Edit: Of course, this doesn't give you altitude directly. The integral for that is going to be quite a bit more complex. Still, it does help with water/gas ratio optimization.

haruspex
Homework Helper
Gold Member
2020 Award
If you ignore viscosity, you already know the thrust of the rocket. It's PA, where P is pressure and A is area of the nozzle. So all you need to do is find uniform flow velocity v, such that rate of impulse transfer is equal to force.

Erm. Let me put this into formuale.

F = dp/dt = PA.

dp/dt = v dm/dt, if you eject water at some instantaneous velocity v.

dm/dt = ρ dV/dt = ρ A dx/dt = ρAv

I hope this last bit is clear. Water has to flow through nozzle, so Av gives you volume flow rate, and with density, ρ in place, you have mass flow rate.

Putting it all together.

PA = ρAv²

v²=P/ρ

For total momentum the rocket receives you want to integrate -v(P)dm from m-initial to m-final. Or, realizing that P(V) is a known function and dm=-ρdV, you can integrate v(P(V))ρdV for V from V initial to V final. I'm not sure if this integrates well analytically, but it's trivial to get this computation done numerically.

Edit: Of course, this doesn't give you altitude directly. The integral for that is going to be quite a bit more complex. Still, it does help with water/gas ratio optimization.
I think you'll find all that is already in my previous post, except that I went into details of how the pressure, air volume and rocket mass will change over time. I don't think that can be avoided.

mfb
Mentor
With some approximations, it is possible to evaluate this:

- assume that all the water gets ejected, neglect viscosity and other stuff
- determine the initial volume and pressure
- calculate the final air pressure (adiabatic process)
- take the mean value, subtract the air pressure, assume that all water gets ejected with a velocity corresponding to this pressure (this avoids the integral - WolframAlpha cannot solve it, even for gamma=1).
- Assume that most of the water is ejected before the rocket reaches a significant height. This might be wrong, but it allows to avoid the time-dependence of the acceleration.

With the initial pressure p and a fraction x of water in the bottle, the final internal pressure p' is given by $p'=p(1-x)^\gamma$ (should be checked).
The average pressure difference is then given by $\overline{p}=\frac{p'+p}{2} - p_{outside}$ and the water velocity is given by $v = \sqrt{2\frac{\overline{p}}{\rho}}$ with the water density rho.
This can be plugged in the ordinary rocket equations to get the maximal velocity: $v_{max}=v \log \frac{m_0}{m_1}$. Note: m0 depends on x.

The height, neglecting air resistance is then given by $h=\frac{v^2}{2g}$.

I tried again last night and since the rocket is in an open system, I got this:

$\frac{d}{dt}$(mbv+$\int$ρ(u + v) dV) = (Pout - Patm)Aout + Fdrag - mtotal g + $\dot{m}$(uout + v).

The first part is the change in momentum equals external forces plus momentum flow through outlet, and where (u+v) is the velocity of the fluid relative to the ground, (Pout - Patm) is the pressure differential between exiting fluid and the atmosphere, $\dot{m}$ is the rate of change in the mass rocket,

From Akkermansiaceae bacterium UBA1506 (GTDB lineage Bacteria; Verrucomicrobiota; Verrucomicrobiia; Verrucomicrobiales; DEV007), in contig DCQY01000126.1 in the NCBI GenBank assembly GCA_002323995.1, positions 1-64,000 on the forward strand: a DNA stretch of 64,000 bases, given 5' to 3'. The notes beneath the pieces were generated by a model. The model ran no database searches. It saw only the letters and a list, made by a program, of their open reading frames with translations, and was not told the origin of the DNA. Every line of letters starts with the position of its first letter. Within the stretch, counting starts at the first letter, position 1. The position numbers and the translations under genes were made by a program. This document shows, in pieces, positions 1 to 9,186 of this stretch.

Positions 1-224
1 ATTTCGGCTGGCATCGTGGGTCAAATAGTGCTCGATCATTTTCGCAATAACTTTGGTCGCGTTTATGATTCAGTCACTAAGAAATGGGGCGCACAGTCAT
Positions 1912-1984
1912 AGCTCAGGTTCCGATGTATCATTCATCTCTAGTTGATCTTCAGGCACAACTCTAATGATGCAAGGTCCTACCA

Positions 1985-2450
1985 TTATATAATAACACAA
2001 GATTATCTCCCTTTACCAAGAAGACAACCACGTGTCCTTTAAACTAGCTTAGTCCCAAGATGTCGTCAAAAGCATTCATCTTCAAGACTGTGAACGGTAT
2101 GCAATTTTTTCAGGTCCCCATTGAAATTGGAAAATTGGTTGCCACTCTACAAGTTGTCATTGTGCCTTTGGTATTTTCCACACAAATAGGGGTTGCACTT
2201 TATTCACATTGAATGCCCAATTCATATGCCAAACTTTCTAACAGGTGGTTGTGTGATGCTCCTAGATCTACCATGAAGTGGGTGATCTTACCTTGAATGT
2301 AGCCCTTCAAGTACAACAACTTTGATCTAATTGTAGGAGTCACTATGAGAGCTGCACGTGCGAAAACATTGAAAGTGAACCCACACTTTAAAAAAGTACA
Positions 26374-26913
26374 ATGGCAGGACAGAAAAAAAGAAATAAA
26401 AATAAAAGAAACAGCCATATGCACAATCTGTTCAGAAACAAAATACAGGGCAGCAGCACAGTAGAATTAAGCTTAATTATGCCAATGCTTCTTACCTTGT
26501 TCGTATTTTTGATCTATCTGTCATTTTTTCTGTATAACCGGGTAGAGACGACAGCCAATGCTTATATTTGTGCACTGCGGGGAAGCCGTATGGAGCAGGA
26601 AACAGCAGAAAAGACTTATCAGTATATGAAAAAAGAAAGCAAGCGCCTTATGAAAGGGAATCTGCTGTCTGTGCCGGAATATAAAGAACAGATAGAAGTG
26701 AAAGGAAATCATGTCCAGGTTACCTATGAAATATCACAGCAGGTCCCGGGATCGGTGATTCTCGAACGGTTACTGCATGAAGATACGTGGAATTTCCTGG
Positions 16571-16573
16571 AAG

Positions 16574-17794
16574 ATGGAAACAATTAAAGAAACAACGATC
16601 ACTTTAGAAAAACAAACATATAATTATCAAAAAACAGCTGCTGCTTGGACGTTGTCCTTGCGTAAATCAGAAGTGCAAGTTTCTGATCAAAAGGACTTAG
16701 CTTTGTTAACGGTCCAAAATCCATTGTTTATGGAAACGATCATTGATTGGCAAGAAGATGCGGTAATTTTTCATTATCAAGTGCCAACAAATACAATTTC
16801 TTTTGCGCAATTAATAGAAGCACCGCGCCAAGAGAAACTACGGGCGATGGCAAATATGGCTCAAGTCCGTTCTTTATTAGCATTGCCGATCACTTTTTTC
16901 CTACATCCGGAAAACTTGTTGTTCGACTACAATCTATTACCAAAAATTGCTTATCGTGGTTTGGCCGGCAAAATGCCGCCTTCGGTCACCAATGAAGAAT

$\dot{m}$ = $\frac{dm_{tot}}{dt}$ = ρ$_{out}$u$_{out}$A$_{out}$

and the external drag force is,

Fdrag= -$\frac{1}{2}$CdρatmAbv$\left|v\right|$.

And the acceleration of the bottle is defined by,

a(t) = $\frac{F_{thrust} + F_{int} + F_{drag}}{m_{total}}$ - g

where Fint is the reaction force due to internal acceleration of mass in the rocket. So in essence, I could integrate a(t) to get v(t) or should I just use Tsiolkovsky rocket equation as suggested by mfb?

mfb
Mentor
A numerical evaluation of the formulas will give better results, especially when one of my assumptions is not realised in your rocket.
The analytic approach is interesting to evaluate the general performance of the systems.

Pardon my naivete, but how would I do that?

mfb
Mentor
Do what? For a numerical approach, see haruspex's post. For each point in time, keep track of the amount of water in the rocket, its velocity and its height. The other variables can be calculated based on that.
For an analytic approach, put my equations together.

Edit: Nevermind.

I'm having difficulties putting haruspex's expressions together. Could you provide a hint to lead me in the right direction, perhaps an example, even?

Last edited:
haruspex
Homework Helper
Gold Member
2020 Award
With some approximations, it is possible to evaluate this:

- assume that all the water gets ejected, neglect viscosity and other stuff
- determine the initial volume and pressure
- calculate the final air pressure (adiabatic process)
- take the mean value, subtract the air pressure, assume that all water gets ejected with a velocity corresponding to this pressure (this avoids the integral - WolframAlpha cannot solve it, even for gamma=1).
- Assume that most of the water is ejected before the rocket reaches a significant height. This might be wrong, but it allows to avoid the time-dependence of the acceleration.

With the initial pressure p and a fraction x of water in the bottle, the final internal pressure p' is given by $p'=p(1-x)^\gamma$ (should be checked).
The average pressure difference is then given by $\overline{p}=\frac{p'+p}{2} - p_{outside}$ and the water velocity is given by $v = \sqrt{2\frac{\overline{p}}{\rho}}$ with the water density rho.
This can be plugged in the ordinary rocket equations to get the maximal velocity: $v_{max}=v \log \frac{m_0}{m_1}$. Note: m0 depends on x.

The height, neglecting air resistance is then given by $h=\frac{v^2}{2g}$.